Sumo Group today announced that it was launching its own games publishing label: Secret Mode. Which, arguably counter intuitively, will be based on the admirable principles of “transparency and honesty”.
Sumo has seen success and considerable growth in recent years, both in its traditional work-for-hire role, as well as an increasingly impressive lineup of home-grown IP – much of which was released in partnership with Apple Arcade.
It previously self-published Snake Pass, but is now looking to find “smaller gems – smart, creative games” to bring to market.
The new venture will be led by James Schall (left), director of publishing, best known for his time leading digital distribution at Sega, which he departed in November to start on Secret Mode. He’s joined by head of marketing Derek Seklecki (right), who worked on localisation at Nintendo and marketing at Sega.
“We want to break down the stereotypical publisher-developer relationship and create genuine lasting partnerships. We think our values and long-term ambitions will give every studio something to think about” commented James Schall. “We will bring a fresh approach to the publishing scene, embracing creativity and experimentation, whilst being intuitively and commercially guided by the decades of experience we have within the Group.”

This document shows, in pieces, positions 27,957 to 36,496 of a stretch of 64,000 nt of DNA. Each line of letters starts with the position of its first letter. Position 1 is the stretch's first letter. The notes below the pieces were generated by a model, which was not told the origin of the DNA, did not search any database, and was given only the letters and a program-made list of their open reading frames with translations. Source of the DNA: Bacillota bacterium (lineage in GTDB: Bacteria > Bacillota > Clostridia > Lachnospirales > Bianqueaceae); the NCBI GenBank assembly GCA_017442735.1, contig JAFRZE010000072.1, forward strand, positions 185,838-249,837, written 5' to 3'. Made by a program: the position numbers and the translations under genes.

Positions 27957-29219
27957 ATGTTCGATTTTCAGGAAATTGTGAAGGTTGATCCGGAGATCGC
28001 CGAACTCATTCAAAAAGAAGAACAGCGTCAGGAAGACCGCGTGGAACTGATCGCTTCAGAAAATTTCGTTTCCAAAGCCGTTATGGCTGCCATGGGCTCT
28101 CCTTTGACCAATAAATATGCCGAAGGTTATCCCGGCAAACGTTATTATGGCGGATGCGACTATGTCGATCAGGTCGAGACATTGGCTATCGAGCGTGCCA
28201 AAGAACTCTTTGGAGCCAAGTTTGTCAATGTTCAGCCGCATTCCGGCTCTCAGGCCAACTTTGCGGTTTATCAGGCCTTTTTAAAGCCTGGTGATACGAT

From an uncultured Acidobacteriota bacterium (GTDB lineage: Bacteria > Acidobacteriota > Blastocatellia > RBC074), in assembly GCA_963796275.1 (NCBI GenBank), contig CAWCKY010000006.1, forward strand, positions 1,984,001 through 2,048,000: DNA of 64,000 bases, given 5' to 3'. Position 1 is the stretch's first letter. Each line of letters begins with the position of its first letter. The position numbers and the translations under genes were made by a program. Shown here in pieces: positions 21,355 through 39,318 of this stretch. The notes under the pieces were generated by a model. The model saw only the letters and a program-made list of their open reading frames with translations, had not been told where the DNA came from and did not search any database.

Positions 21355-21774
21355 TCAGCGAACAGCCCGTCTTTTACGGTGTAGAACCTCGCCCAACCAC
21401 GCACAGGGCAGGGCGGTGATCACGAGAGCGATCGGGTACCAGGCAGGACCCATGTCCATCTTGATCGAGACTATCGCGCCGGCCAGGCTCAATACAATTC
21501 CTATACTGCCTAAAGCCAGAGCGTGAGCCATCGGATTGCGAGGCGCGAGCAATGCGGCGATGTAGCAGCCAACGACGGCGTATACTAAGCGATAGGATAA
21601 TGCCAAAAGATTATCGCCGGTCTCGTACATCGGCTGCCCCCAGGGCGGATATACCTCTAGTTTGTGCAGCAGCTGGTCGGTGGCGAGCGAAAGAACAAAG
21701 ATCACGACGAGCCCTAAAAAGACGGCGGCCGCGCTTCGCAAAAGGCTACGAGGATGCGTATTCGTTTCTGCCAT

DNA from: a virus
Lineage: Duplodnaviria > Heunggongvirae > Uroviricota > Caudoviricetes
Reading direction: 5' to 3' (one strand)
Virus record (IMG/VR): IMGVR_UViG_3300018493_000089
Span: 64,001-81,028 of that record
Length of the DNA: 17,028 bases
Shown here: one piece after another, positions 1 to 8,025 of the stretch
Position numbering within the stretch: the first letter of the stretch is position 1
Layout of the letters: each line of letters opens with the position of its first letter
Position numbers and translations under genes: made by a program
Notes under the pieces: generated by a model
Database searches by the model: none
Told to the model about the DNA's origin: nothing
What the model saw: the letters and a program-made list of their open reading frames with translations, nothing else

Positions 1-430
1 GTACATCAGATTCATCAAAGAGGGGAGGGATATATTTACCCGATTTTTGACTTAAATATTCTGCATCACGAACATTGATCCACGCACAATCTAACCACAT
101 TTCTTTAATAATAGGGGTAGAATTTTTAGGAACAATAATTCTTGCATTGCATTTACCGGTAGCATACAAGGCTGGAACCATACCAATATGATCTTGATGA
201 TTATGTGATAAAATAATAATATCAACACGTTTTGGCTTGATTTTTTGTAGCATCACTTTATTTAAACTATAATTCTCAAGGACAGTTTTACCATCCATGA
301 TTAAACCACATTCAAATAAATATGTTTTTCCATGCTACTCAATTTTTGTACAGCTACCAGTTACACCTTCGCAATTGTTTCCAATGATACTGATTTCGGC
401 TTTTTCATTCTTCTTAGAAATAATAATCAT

Paul Porter, Chief Operating Officer of Sumo Group plc, commented, “We have previously published titles that have been created in-house, like Snake Pass, and have enjoyed some success with that. This is a natural progression of that process. Being developers ourselves, we know great teams want to focus on making the best game possible – without distractions. Secret Mode knows how to nurture developer talent, providing the resources and creativity to help make their creations fly.
“The guiding principles for Secret Mode are transparency and honesty. The team is driven to create something different and adaptive – building truly collaborative relationships with our developer partners that will endure. Combining our industry knowledge, connections, and passion for great games, Secret Mode has what it takes to help developers grow and thrive,” continued Porter.
“All publishers are looking for the next big thing,” commented Schall, “Secret Mode is focusing on finding those smaller gems – smart, creative games that we wished we’d developed ourselves, games that have some or all of these qualities.”